Sunday, July 22, 2018

If Teri was treated in 2018?

Fortuitously it occurred the day after the coincidence of Mother’s day and our wedding anniversary, two days laden with memories for both the kids and I.  This year I spent that day with Ron and Kari.  Kari harkens back to Columbus 1986 when she was Rachel and Ben’s Suzuki violin teacher and Teri’s masseuse.  The following day, I had dinner with Dr. H.  Obviously a pearl strand of memories.

I invited Dr. H, mom’s oncologist and bone marrow specialist, to dinner specifically to catch up and for me to ask about Teri, to gain an additional modicum of medical closure.  Even though we work in the same large medical institution, I had not crossed paths with him in more than 6 years since Teri died.  It’s insufficient to say that he was very special to Teri and vice versa.  It was not only his thoughtful care and willingness to go the extra mile to seek unique, cutting edge, individualized solutions but also the relationship they developed.  Dr. H says he still ponders about her twice a month, about what lessons he learned and about what he could have done differently.

His professional career has been ascendant and a reflection of his clinical and administrative expertise.  As Director of Bone Marrow Transplant (BMT), he subsequently grew the BMT physician staff from 3 at Teri’s time to 15 currently.  He stated that their 1 year BMT survival rates have been #1 in the country for the last four years running and exceed the famed MD Anderson in Houston by 20% points!  He has since been promoted to Chief of entire Hematology and Oncology Division encompassing 160 staff.

I talked about my retirement and the impact of Teri’s premature death and the battles over insurance coverage with my institution that hastened my transition.

Then we revisited Teri’s illness. 

What went awry?  Simply stated, in the absence of a high quality live donor match, the partly but best matched umbilical cord sample simply did not provide enough stem cells to allow her to manufacture sufficient numbers of white cells to fend off the multiple viral infections that plagued her to the very end.  Of course, there are now new ways to expand them in the test tube.  And as you may remember, immature umbilical cord stems cells are not armed and targeted towards infections without a sergeant thymus gland that recedes after age 60.  Lastly, the constant viral infections (CMV, herpes and BK) further suppressed her fledgling umbilical marrow from producing new neutrophils (white cells).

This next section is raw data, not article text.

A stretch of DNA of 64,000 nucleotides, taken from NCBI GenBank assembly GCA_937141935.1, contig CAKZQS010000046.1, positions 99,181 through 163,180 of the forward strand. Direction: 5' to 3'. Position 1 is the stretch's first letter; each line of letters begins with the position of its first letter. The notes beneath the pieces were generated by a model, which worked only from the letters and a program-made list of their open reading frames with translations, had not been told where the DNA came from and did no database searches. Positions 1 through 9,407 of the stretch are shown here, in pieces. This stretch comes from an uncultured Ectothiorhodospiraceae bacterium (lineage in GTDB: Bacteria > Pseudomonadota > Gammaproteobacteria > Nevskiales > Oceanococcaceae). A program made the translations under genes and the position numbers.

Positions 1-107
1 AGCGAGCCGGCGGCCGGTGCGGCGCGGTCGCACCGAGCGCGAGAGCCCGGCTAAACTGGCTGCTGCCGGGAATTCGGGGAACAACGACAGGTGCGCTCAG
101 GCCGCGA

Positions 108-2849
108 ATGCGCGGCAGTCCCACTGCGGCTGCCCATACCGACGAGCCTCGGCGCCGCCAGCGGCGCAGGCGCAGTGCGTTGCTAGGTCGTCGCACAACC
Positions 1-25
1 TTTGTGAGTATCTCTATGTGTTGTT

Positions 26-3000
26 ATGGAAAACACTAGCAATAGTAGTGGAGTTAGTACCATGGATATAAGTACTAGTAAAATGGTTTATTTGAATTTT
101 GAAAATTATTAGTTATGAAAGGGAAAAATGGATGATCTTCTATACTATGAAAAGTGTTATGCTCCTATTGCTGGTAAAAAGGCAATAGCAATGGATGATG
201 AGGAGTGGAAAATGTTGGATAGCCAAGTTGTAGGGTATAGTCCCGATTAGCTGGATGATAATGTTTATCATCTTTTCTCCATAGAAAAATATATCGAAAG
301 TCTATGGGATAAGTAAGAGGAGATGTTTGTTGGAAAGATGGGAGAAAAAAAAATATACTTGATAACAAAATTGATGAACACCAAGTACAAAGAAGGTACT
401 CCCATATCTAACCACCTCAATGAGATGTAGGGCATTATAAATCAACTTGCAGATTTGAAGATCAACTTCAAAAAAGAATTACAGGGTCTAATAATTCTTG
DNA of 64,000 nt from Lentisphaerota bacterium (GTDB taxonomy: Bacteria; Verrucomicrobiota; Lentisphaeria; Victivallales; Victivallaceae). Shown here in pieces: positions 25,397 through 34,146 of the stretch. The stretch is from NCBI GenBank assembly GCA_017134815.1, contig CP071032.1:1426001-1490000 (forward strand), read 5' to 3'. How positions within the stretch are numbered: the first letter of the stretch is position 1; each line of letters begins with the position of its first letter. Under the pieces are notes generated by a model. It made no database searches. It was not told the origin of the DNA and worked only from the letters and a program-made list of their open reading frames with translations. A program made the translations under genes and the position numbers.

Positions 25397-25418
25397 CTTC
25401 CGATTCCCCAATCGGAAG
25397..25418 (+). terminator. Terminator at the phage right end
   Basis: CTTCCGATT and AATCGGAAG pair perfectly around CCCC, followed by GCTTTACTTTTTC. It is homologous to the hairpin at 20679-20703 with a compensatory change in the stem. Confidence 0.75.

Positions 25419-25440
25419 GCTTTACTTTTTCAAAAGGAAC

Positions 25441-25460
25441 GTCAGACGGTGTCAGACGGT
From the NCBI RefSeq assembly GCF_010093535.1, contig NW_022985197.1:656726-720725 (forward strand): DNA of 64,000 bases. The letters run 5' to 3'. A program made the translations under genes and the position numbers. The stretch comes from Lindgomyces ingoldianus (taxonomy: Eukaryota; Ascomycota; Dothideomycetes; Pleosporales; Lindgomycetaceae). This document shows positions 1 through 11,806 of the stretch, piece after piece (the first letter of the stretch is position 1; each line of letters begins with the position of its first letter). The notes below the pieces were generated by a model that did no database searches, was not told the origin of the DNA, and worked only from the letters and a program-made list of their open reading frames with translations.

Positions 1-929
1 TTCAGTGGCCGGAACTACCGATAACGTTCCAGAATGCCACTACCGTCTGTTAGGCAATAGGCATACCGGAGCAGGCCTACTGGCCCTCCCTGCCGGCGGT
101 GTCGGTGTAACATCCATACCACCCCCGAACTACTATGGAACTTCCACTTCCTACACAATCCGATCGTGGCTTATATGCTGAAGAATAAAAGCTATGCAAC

What more could have done?  Dr. H was thinking that the next step, if she had consented, was to inject another dose of her own autologous marrow so she would have a chimeric combination of Ben, umbilical cord and her own.  He projected that she might have lived another year perhaps up to three.  But as we all know, with catheters surfacing from her back, arm and neck weary worn of all the interventions.  She absolutely couldn’t tolerate the physical distress of dialysis.  Most of all, as a vibrant, active and proactive independent soul, she couldn’t accept her complete loss of autonomy and dependence upon others.  She had always been the fulcrum of our family, the emotional center, the earth mother.  And, on her terms, she made the fateful decision to stop all therapy, and faced death with equanimity.  

How would Teri be treated today – 7 years later?  The initial chemotherapy would be the same.  But after the expected relapse, she would now just receive Ben’s partially matched stem cells from leukopheresis without any secondary umbilical cord donor.  In fact, one now needs only a 5/10 match instead of an 8/10 HLA match.  Rejection results from this half match but it is deftly handled by a repurposed drug Cytoxan (cyclophosphamide).  With this new protocol she wouldn’t have developed those infections that afflict the immunocompromised and would have likely survived to see the anticipated births of Naomi and imminent Flora (Ben and Theresa).